It’s particularly key at Garcia’s Store. Peter Garcia said his dad, Daniel, and mom, Delia, built the store in 1964 as a way to help serve the isolated community. Daniel died decades ago. Delia, in her mid-90s, still wants to hang out at the store and check the stock, but her children told her to stay away now — because of the coronavirus threat.
“She’s not happy about that,” Peter Garcia said.
And yet, in a place where many people pride themselves on living off the land, staying out of the way of other people and settling in by themselves — all benefits, one would think, when it comes to dealing with a health crisis like COVID-19 — such elements can actually inflame emotions, Sahd’s daughter Nicole said.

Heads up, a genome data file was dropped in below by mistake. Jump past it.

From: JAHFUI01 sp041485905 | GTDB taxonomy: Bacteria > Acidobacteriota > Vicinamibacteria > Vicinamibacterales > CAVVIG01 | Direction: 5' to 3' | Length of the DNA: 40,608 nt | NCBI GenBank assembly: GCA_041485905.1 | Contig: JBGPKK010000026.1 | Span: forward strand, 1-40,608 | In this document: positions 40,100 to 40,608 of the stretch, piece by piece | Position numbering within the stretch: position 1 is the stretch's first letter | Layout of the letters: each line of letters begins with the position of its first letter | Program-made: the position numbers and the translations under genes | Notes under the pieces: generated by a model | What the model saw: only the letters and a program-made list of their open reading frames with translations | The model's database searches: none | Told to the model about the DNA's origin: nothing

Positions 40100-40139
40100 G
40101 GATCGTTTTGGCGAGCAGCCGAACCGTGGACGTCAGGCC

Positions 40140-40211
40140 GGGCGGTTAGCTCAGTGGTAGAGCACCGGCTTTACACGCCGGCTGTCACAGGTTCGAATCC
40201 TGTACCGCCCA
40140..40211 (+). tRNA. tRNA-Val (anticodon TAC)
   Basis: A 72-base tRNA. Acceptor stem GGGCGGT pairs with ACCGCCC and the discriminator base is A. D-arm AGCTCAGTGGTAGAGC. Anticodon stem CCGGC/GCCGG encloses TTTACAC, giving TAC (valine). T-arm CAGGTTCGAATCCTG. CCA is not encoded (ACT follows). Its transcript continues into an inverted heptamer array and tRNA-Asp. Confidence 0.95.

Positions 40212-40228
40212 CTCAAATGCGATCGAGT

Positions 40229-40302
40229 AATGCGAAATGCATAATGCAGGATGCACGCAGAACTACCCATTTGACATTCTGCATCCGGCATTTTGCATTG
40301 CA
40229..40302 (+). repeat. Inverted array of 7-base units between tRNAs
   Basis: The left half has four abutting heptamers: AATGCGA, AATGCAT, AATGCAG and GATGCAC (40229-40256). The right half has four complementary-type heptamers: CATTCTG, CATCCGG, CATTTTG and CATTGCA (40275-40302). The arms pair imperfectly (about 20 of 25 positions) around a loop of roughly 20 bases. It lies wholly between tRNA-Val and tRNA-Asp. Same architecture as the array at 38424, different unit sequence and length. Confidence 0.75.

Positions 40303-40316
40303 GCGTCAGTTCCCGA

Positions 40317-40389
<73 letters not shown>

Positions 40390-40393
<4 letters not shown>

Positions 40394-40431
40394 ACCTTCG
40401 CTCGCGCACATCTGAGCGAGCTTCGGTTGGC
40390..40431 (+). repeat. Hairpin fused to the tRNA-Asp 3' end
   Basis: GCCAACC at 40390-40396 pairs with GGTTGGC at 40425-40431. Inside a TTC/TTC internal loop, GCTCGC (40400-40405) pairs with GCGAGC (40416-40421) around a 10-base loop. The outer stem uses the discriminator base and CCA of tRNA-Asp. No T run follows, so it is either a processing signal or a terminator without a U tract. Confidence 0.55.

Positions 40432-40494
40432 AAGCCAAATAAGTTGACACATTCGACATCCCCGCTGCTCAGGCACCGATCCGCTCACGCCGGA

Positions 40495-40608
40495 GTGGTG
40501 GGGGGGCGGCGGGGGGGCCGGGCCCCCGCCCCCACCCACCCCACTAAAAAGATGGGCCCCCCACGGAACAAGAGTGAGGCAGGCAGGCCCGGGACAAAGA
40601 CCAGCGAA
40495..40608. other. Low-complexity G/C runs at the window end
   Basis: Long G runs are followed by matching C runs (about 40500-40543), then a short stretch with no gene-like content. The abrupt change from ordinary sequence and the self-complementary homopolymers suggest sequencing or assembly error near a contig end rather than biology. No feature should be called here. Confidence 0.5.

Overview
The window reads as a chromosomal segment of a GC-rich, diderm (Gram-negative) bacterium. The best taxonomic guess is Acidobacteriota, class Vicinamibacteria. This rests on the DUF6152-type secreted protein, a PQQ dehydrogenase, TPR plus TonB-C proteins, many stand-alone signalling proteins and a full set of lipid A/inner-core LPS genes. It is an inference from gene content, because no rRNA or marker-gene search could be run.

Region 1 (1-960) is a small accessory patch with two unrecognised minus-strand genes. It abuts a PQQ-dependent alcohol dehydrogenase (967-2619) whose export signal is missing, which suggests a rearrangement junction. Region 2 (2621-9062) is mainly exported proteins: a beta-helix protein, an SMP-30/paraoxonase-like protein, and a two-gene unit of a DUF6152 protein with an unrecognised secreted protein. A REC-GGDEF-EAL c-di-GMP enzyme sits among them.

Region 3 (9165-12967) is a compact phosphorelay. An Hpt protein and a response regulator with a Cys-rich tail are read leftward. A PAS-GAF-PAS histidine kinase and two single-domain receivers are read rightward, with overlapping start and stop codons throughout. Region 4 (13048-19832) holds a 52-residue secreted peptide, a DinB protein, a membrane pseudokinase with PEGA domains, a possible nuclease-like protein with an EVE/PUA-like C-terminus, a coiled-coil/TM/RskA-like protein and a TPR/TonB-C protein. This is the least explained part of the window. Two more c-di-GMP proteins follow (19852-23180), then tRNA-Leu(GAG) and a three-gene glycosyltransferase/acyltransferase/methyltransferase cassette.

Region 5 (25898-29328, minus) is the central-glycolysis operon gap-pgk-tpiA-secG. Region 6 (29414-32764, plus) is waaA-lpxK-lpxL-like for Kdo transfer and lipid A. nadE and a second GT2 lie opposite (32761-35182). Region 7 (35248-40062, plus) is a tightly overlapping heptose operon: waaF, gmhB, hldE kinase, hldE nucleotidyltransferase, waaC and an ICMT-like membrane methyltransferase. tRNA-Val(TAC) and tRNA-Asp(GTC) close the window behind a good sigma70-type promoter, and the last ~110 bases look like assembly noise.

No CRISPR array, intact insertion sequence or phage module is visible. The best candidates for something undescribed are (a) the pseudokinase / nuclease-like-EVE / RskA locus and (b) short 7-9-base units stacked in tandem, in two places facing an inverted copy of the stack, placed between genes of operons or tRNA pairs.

“Isolation can work against you if you are walled in with it [the news] all day,” she said. “There’s so much news about it, so many updates, that people don’t have time to process what it means yet.”
Plus, the financial impact of the state’s decision to first reduce the number of customers restaurants could serve and then, ultimately, close those eateries in an effort to stem the spread of the virus is already hurting, some say.
As of Wednesday — the day before Gov. Michelle Lujan Grisham announced the closures as well as other health and safety measures — the Sugar Nymphs Bistro, a mainstay of the village for 20 years, had let go two of its eight employees, said Yesca Sullivan, a server there.
“We were raised to practice survival,” she said. “But I don’t see us coming out of this the same. The economic impact in just one week is huge.”
Still, most of Peñasco’s citizens haven’t felt the financial hit yet. Many work at jobs in Taos or Santa Fe or at Peñasco Independent School District or Carson National Forest. The school district is closed for a longer-than-usual spring break, but its employees remain on payroll. The Forest Service is still in operation, a spokeswoman said.